Special blue number plates available from the RTA are raising money for prostate cancer.
Special blue number plates available from the RTA are raising money for prostate cancer.

Plates raise funds for prostate cancer

TODAY isn't just the last day of September; it is also the last day of Prostate Cancer Awareness Month for 2011.

Sadly, every week in Australia almost 400 men are told by their doctor they have prostate cancer - that's 50% higher than new cases of breast cancer.

Money is one aspect of helping men get through this life-threatening illness - support is the other.

Here in the Valley, the Clarence Valley Prostate Cancer Support Group has offered friendship, advice and support to men and their partners.

For years, people like Malcolm Eggins, Jim Wood, John Stacey and others kept the group going despite their own health problems.

Due to aging and the declining health of its committee, the group has virtually folded.

This is despite spirited attempts to attract new members to take on executive positions.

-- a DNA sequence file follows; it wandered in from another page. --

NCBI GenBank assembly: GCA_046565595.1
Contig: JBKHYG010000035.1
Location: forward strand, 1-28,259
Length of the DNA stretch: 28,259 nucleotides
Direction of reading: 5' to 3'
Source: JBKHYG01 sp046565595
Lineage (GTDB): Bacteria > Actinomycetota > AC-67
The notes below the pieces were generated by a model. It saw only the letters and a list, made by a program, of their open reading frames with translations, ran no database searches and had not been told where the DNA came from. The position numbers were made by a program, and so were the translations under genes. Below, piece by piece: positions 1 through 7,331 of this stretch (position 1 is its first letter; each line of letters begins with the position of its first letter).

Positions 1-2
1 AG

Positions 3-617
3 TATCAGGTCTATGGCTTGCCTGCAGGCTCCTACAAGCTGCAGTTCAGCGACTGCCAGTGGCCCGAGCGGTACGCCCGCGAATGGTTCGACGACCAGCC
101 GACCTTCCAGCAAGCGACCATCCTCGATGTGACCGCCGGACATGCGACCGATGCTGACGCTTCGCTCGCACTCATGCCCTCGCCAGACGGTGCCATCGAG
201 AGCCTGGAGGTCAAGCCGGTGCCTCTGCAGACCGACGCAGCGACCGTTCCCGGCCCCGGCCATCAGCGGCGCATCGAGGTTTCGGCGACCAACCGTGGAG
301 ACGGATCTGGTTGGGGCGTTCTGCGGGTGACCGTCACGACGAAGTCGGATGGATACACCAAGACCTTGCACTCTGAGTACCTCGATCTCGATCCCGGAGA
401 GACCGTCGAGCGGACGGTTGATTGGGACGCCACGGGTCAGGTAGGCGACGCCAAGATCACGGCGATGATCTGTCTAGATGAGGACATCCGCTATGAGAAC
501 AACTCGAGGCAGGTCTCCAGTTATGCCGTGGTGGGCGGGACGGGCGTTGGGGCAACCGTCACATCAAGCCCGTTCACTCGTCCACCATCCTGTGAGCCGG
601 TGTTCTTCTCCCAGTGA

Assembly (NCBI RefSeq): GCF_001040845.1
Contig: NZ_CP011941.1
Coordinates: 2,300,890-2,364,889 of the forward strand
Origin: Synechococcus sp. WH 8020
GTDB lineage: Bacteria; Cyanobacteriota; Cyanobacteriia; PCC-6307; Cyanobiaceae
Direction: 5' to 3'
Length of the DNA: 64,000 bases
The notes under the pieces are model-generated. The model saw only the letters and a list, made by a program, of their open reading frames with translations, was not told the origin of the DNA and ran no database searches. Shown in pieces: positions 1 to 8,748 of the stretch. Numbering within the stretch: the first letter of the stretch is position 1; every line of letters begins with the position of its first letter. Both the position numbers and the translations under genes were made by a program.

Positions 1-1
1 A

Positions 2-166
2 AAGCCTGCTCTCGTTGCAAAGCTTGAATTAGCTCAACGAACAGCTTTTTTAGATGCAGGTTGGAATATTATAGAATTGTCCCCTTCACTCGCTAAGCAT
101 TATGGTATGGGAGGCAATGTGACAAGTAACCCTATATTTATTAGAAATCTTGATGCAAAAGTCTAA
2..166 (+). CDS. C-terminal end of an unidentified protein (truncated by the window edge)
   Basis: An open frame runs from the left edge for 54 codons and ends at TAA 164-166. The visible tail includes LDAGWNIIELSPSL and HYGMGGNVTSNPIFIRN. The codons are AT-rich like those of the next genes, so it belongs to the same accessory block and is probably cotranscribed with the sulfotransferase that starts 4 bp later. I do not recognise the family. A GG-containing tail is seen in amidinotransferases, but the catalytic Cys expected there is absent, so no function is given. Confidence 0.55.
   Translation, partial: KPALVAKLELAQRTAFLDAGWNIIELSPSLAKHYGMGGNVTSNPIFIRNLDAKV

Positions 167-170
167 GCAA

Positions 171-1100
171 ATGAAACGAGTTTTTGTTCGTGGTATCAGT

On the brighter side, there is still much going on in NSW to help find a cure for prostate cancer.

Coinciding with Prostate Cancer Awareness Month, NSW Roads Minister Duncan Gay announced the continuation of an initiative to raise funds for prostate cancer research.

The "blue number plate" partnership with the RTA has been extended to the end of June, 2012.

It works by the RTA selling two different types of blue number plates - blue plates and prestige blue plates.

The RTA gives a percentage of the proceeds to the Prostate Cancer Foundation of Australia (PCFA).

"After a successful first year which saw more than $8000 raised for prostate cancer, the RTA is delighted to extend the partnership," Mr Gay said.

"It's fantastic to see how much NSW motorists have really taken to the idea of blue plates and supporting the fight against prostate cancer."

Mr Gay said $15 from the sale of blue plates and $50 from the prestige blue plates was donated to the PCFA.

"Money donated from plate sales contributes to research into the causes, detection, diagnosis and improved treatment of prostate cancer and helps raise community awareness, thereby encouraging earlier detection and more effective treatment of the disease," he said.

Meanwhile, respected cancer epidemiologist Professor Bruce Armstrong has called for an expert body to be established to make decisions on how a national program of prostate cancer screening should be regulated.

"It's entirely reasonable to say there is screening going on, but it's not done under any policy or guidelines or anything else; it's just happening," he said.


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